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Just over a decade ago, Burger King’s “King Games,” a trio of Xbox titles starring its creepy King mascot, earned the Titanium Grand Prix at the Cannes Lions. Now, the brand has resurrected the eponymous “Sneak King” from one of the games to spook hosts and attendees of the E3 video game conference in Los Angeles this week.

chicken pretzel fries

The King has already been spotted in the flesh sneaking around, but this time, in the flesh. You can see him tiptoeing quietly behind (above) and sidling up to Twitch show hosts covering the conference, but he’ll also be attempting to surprise E3 attendees on the ground as well.

The idea was conceived out of MullenLowe, to promote the debut of Pretzel Chicken Fries.

from Creativity-Online:

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Burger King, the fast-food purveyor that has been known to pull a stunt or two, is celebrating fake food holiday National Doughnut Day in a bizarre fashion. The chain plans to serve a “Whopper doughnut,” which is the traditional burger with a big hole cut in the middle. This novelty food will be available in locations of the chain in Boston, Los Angeles, Miami, New York City, and Salt Lake City this Friday, June 1. And because doughnut holes are a thing, the portion of the Whopper that was cut out of the middle will served on the side as a slider.


It’s prom season, and apparently that goes for fast food chains too, as Burger King recently asked a neighboring Wendy’s to the prom.

Boston-based agency MullenLowe was behind the prom stunt. And this isn’t the first time Burger King has embraced its fast-food rivals, as it funneled Whopper fans to neighbor McDonald’s on the chain’s day to raise funds for children’s cancer research in Argentina.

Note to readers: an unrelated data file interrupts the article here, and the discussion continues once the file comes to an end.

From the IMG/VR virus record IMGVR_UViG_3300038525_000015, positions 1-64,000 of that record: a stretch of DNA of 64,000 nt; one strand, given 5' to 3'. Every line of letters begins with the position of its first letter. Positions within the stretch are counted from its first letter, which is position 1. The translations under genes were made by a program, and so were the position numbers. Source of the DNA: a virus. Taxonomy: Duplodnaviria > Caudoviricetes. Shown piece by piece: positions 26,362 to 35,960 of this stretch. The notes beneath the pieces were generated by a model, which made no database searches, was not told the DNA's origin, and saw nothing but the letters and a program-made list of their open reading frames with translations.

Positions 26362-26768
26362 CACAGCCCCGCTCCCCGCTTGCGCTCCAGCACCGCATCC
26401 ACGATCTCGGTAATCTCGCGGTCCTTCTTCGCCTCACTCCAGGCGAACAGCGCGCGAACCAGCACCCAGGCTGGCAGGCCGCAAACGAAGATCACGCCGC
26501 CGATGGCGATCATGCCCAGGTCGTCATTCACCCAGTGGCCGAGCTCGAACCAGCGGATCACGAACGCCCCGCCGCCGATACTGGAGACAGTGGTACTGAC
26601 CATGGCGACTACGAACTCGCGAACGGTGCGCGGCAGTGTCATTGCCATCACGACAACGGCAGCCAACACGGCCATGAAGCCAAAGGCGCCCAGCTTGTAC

As of publication, there was no response from Wendy’s.

Read more at The Drum:

Burger King created a whole new way for consumers to have it their way in Spain. There, along with its agency Lola MulllenLowe Madrid, it debuted a social campaign that allowed consumers to customize a Whopper through Instagram. Nine different stories featured the burger’s various ingredients, which users could change up using polls. Completing the polls would generate a special coupon that Burger King would send to the users through a direct message, and the consumers could then head over to the nearest BK to redeem their customized Whoppers for free.

instagram whoppers

That was just the first part of the campaign, however. Burger King pooled all the data collected from the polls to inform its newest menu item–The InstaWhopper–a limited-run offering that patrons could purchase at Burger King in Spain. The most-preferred burger features a double patty with cheese, bacon, ketchup, mayo, lettuce, onion and tomatoes–but no pickles, which turned out to be the least-popular ingredient.

According to the agency, the “Stories Ordering” campaign saw more than 270,000 interactions, the creation of nearly 35,000 customized Whoppers and a 5,000 follower Instagram jump.

Lola MullenLowe Madrid was also behind the Burger King campaign that allowed gamers to order Whopper delivery–from inside the Playstation universe.


from Creativity-Online:

Understanding the first interaction Burger King chief marketing officer Fernando Machado had with the brand could explain why the burger behemoth goes out of its way to make a splash.

“As a teenager [in Brazil], I saw the cool advertising that the brand did, like Subservient Chicken and Whopper Freakout from those years,” he said, referring to the buzzworthy work created by long-time agency Crispin Porter + Bogusky. “It’s so far back in time and at the same time, it’s still fresh and shows how far ahead of time Crispin was back then.”

Keeping the work fresh and noteworthy – and making sure it seeps into popular culture – is one of Machado’s missions. Machado, who came to the brand from Unilever four years ago, saw opportunity, but also a brand that was perhaps trying to be something it truly wasn’t and veering away from what made it special in the first place.

Speaking at the Worldwide Partners International (WPI) conference in Miami, he shared some of the work in between the Crispin glory days and today. One spot, inexplicably featuring singer Steven Tyler, was particularly galling.

“How did [the brand] go from Subservient Chicken and Whopper Freakout to this?” he asked. “It’s lazy marketing.”

Read more at The Drum: